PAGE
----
I am running into some issues when trying to edit gold jewelry. Although I am editing a solid gold product, the photo has a brassy, greenish tinge to it and I was wondering how I could correct that.
I have looked up many tutorials however, all of them for the most part cut the ring out of the background and edit change its color. I wanted a more "natural" feeling rather than an amazon jewelry display.
If possible I would to achieve the creamy-colored background and gold finish look of this example from Cartier.
I would appreciate any advice on this!
Can you post the image, or part of the image, that you are trying to correct?
That's probably not what you want to hear.
But: Have you tried to take a better picture with higher resolution under better lighting conditions with another camera? That would probably save you some post-processing in Photoshop.
I'm with @pixxxelschubser on this one. You need much better quality photos in the first place. Your image has massive compression artifacts which will make even a basic Hue/ Saturation adjustment bleed into the background. In your case a selective adjustment and removing some of the Cyans and Blacks would probably be required, but it will also change the grey. The Cartier example is completely fake on the other hand. You can literally see how the replaced the reflections with gradients and smoothed out the rest with blurs and brushes. That may have taken some poor sap two days just for this set of photos until they were polished. For my taste the gold is too brown and looks like cheap "Russian Gold" with lots of copper in it, though.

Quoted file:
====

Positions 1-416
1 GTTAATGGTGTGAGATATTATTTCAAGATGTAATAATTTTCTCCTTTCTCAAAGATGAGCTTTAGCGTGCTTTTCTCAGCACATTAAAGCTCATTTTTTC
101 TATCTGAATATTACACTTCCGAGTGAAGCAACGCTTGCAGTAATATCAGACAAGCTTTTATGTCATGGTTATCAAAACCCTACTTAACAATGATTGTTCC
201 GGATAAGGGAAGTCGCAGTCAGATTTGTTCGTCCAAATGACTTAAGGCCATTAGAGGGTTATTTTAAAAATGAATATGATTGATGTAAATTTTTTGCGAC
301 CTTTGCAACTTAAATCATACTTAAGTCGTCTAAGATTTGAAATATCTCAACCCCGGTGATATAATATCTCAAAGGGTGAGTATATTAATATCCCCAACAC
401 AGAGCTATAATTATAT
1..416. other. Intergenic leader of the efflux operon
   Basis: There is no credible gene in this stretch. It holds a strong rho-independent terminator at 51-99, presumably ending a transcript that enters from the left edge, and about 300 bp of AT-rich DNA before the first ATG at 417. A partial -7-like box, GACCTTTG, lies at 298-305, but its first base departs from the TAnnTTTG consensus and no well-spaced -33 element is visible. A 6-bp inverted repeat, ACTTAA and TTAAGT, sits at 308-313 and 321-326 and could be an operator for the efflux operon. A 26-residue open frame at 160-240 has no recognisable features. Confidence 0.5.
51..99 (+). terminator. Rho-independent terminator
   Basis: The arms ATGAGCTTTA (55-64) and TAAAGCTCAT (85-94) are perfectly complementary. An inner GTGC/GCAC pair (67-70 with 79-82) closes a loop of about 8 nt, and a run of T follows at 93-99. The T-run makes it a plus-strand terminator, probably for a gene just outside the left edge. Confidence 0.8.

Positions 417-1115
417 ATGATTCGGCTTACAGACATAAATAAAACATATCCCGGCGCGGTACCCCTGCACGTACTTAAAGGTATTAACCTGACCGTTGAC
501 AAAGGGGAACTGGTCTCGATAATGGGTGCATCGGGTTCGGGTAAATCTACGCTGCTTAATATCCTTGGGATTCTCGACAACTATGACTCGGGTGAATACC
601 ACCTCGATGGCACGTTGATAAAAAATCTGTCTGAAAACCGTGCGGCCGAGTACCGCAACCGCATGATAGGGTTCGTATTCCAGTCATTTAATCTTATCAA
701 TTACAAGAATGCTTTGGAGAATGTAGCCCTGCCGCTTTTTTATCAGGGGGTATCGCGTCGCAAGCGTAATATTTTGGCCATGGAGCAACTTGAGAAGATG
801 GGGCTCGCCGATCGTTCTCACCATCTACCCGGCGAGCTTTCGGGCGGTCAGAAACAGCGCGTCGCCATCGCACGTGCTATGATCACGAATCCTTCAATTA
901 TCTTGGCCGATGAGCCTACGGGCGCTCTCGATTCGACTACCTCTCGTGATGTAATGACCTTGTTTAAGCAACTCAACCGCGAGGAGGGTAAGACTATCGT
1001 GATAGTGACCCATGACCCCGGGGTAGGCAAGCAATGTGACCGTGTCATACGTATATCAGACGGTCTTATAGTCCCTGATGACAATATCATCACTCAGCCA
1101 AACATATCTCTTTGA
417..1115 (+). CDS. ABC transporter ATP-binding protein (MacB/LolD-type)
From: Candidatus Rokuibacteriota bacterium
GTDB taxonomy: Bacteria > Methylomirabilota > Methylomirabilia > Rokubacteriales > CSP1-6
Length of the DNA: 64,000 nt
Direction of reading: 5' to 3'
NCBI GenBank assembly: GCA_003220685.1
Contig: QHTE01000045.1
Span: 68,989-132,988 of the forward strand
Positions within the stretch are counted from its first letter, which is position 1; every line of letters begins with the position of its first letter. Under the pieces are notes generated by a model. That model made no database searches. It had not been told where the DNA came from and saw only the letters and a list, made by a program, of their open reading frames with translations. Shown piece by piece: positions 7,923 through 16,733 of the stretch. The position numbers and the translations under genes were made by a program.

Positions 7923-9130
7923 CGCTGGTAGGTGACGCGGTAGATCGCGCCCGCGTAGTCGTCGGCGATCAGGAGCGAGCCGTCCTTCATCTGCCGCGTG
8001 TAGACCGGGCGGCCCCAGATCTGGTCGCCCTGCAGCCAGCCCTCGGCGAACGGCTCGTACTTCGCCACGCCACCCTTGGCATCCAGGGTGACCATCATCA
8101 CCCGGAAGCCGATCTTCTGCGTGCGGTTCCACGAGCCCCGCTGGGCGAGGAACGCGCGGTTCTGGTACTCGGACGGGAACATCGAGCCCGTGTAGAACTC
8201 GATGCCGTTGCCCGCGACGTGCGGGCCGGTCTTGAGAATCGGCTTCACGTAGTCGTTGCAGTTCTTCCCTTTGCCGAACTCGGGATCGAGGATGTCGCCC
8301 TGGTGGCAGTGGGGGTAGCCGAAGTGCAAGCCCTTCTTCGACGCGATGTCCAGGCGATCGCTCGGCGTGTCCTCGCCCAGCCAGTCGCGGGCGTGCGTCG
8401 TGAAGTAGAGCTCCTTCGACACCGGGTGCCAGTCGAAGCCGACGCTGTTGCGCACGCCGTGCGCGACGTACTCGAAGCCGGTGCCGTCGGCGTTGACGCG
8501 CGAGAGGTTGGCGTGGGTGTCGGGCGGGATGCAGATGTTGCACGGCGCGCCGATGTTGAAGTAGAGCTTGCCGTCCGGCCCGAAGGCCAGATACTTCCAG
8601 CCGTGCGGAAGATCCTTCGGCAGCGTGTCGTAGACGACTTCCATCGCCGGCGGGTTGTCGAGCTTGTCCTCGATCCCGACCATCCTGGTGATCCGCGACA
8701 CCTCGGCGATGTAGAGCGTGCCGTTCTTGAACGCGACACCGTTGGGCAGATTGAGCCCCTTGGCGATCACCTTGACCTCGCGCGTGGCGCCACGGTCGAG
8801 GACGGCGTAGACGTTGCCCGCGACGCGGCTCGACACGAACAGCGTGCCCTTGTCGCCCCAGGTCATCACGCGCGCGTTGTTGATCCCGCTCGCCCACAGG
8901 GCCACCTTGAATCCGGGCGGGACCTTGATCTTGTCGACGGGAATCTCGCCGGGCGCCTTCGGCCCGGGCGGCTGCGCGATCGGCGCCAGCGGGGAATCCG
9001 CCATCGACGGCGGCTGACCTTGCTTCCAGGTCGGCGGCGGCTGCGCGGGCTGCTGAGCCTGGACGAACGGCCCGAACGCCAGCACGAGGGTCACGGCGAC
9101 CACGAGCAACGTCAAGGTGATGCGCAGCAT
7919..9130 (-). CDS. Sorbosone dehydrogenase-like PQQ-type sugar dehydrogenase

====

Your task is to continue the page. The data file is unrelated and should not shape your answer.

As the others said. This isn't done with Photoshop; this is done with lighting.
To get perfectly neutral and diffused light, and a clean white backdrop, you use a light tent with backlight:
Then you get something like this:
However, if you really want to show the gold/silver shiny surface, you need controlled reflections, and a play of light and dark. This can be done with large softboxes.
So, based on your submission you could achieve something like the screenshot attached with Photoshop. I used a combination of the following Image Adjustment methods:
As others already said, it’s much better and easier to shoot it under better circumstances with the most important thing to have a soft box (soft light, no hard/direct light) for jewelry.